I had a similar experience at the flea market in Cancun Mexico. I was looking at a $300 necklace and offered $150. We haggled for a bit but they would only come down to $250. A couple of hours later the jewelry store owner tracked me down in the flea market and said they would accept $150. It was too late by then because I had already spent all of my money :)

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In the age of the Internet, "not enough selection" isn't really a valid argument anymore.

 

That's a matter of personal preference. For me, fine jewelry purchases include an emotional component (e.g. "I love it"). I'm not going to get that online. It's great that it works for you and I am sure many others, but, that doesn't work for me.

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I had a similar experience at the flea market in Cancun Mexico. I was looking at a $300 necklace and offered $150. We haggled for a bit but they would only come down to $250. A couple of hours later the jewelry store owner tracked me down in the flea market and said they would accept $150. It was too late by then because I had already spent all of my money :)

 

 

 

I absolutely hate haggling. What I end up doing in Mexico is looking at the item I want; asking the price, then say ‘no’ and walk away. They start lowering the price and keep shaking my head until they get to the price that the item is worth to me (at least half price, sometimes 25% of the original price).

 

I agree with the others; in terms of jewelry and art - unless you are knowledgeable enough about the product to appraise it yourself, I wouldn’t pay more than the item is worth to you. As in, you like the item, are willing to pay x for the item. And if you get home and find out the item is ‘worthless’ you aren’t upset. You are paying for the enjoyment of the item as opposed to perceived value. Lying in stores in port and on the ship seems to be an epidemic; and it just takes a simple forum search to find out how hard it is to return these items.

 

 

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We were on a land vacation in Cancun years ago heading to the shopping mall when a local guy on the street told us not to go because it was a cruise ship day and all the prices were double the usual amount. We didn't believe this and went anyway but didn't buy. Went back the next day and sure enough every store had one big sign up "Today everything 50 percent off".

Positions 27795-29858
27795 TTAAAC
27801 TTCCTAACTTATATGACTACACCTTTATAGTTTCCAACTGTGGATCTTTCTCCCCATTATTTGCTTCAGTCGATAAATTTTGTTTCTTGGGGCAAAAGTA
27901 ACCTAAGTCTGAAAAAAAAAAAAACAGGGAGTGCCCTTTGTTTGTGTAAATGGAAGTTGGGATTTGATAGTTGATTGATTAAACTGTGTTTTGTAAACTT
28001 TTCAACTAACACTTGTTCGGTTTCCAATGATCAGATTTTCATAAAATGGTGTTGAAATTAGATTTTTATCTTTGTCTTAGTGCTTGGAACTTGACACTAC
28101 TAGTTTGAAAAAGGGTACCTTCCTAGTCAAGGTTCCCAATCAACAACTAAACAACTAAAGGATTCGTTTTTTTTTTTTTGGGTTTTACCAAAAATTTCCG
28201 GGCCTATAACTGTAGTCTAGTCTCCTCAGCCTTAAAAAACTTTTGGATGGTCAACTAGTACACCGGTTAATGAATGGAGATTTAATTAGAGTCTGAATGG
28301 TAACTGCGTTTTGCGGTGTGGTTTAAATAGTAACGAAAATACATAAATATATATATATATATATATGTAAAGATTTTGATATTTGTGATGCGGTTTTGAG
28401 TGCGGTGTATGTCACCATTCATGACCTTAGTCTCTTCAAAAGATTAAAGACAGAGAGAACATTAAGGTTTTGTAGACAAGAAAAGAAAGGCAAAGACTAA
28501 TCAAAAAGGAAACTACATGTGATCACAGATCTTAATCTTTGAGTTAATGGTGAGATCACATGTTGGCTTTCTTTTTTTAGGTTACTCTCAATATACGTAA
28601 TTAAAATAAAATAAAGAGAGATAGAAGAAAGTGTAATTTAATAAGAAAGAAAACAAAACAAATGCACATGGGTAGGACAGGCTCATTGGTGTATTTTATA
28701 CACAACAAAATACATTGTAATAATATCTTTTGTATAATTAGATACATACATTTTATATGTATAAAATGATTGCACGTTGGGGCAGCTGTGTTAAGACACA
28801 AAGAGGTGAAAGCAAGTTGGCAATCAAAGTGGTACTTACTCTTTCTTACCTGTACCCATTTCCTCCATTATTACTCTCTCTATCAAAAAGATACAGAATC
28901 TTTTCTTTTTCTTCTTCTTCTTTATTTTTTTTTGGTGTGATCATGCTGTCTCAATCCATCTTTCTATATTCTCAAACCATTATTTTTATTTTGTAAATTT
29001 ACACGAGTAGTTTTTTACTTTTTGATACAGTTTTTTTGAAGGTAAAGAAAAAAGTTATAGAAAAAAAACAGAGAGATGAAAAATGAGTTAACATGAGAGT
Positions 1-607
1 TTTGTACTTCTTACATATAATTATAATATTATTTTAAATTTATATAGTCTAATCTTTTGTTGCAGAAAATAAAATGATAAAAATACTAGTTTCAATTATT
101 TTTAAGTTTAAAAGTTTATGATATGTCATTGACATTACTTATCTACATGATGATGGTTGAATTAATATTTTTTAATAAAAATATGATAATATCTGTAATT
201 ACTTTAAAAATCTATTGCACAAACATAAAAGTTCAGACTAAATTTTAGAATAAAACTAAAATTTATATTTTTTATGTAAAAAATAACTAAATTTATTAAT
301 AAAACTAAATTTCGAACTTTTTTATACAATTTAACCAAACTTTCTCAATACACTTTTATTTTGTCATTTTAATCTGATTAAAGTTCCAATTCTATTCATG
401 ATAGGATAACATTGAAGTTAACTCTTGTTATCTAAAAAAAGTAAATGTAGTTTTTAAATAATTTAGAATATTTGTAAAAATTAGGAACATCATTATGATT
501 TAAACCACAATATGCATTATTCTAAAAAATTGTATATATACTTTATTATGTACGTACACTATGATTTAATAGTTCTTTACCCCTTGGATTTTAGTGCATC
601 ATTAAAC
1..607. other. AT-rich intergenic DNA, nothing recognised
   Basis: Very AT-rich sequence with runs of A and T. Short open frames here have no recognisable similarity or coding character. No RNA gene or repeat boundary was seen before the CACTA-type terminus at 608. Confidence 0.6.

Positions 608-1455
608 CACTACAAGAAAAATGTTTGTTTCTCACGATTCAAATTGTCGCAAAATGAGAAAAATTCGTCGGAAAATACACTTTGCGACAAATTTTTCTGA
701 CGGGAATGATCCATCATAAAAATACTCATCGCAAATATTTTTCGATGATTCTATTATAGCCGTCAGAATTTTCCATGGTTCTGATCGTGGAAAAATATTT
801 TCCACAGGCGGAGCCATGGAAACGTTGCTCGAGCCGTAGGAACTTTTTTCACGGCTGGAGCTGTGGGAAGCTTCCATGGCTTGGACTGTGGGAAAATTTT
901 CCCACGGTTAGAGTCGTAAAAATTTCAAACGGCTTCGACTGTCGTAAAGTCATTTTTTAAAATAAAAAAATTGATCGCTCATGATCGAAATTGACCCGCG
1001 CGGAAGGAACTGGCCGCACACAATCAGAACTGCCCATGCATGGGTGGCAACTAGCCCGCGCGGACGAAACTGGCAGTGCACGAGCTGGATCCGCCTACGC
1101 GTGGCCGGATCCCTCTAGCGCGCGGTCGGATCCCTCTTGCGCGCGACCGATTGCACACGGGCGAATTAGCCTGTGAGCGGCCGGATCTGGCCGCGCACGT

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You think? It’s bizarre to me anyone shops in these chain stores that exist in every port from the Caribbean to Alaska. Weird and strange business.

 

 

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No not always trinkets lol. We were vaguely thinking about a wedding ring to buy before our 2011 wedding. I watched the ship TV and decided at St Thomas stop we had to get something unique. Tanzanite International fit the bill! What we got

was appraised here at the same price we paid. :cool:

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Hmm, I wouldn't spend $8k on a piece of jewelry overseas unless I had done so much research that I would have known what to get down to, and even then would have been weary.

my thoughts exactly. As for the consultants being employed by a certain company, that isn't news to many of us. Of course they are going to claim this is our bottom line. that is their job, but OP thanks for letting us know your experience, hopefully it will help others. I think many of us have been taken aback by trying to deal on jewelry both on ships and in some of the ports.

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Although I do have a four year old granddaughter who loves the trinkets they give out for free at these stores. Am too risk averse to purchase an expensive piece outside the country.

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Many many years ago I worked in the Jewelry business, so I know a thing or two about quality and markups. That being said, the first time I walked into a DI store in the Caribbean I almost burst out laughing at their prices. :eek: :') I have to admit I did admire them for their chutzpah!

I think it was P.T. Barnum who said this about shopping in tourist traps -

"There's a sucker born every minute"

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i had a similar experience.

 

i went to DI in cozumel (the one right at the pier). that was the location where the consultant was working. i found a necklace i LOVED. price tag was $3750. I couldnt swing it. they came down to $3500 and i said no thanks.

 

we then walked the entire storefront of cozumel. At the second DI, i saw the same necklace, this time priced at $3000. they offered me $2500. i said no thanks.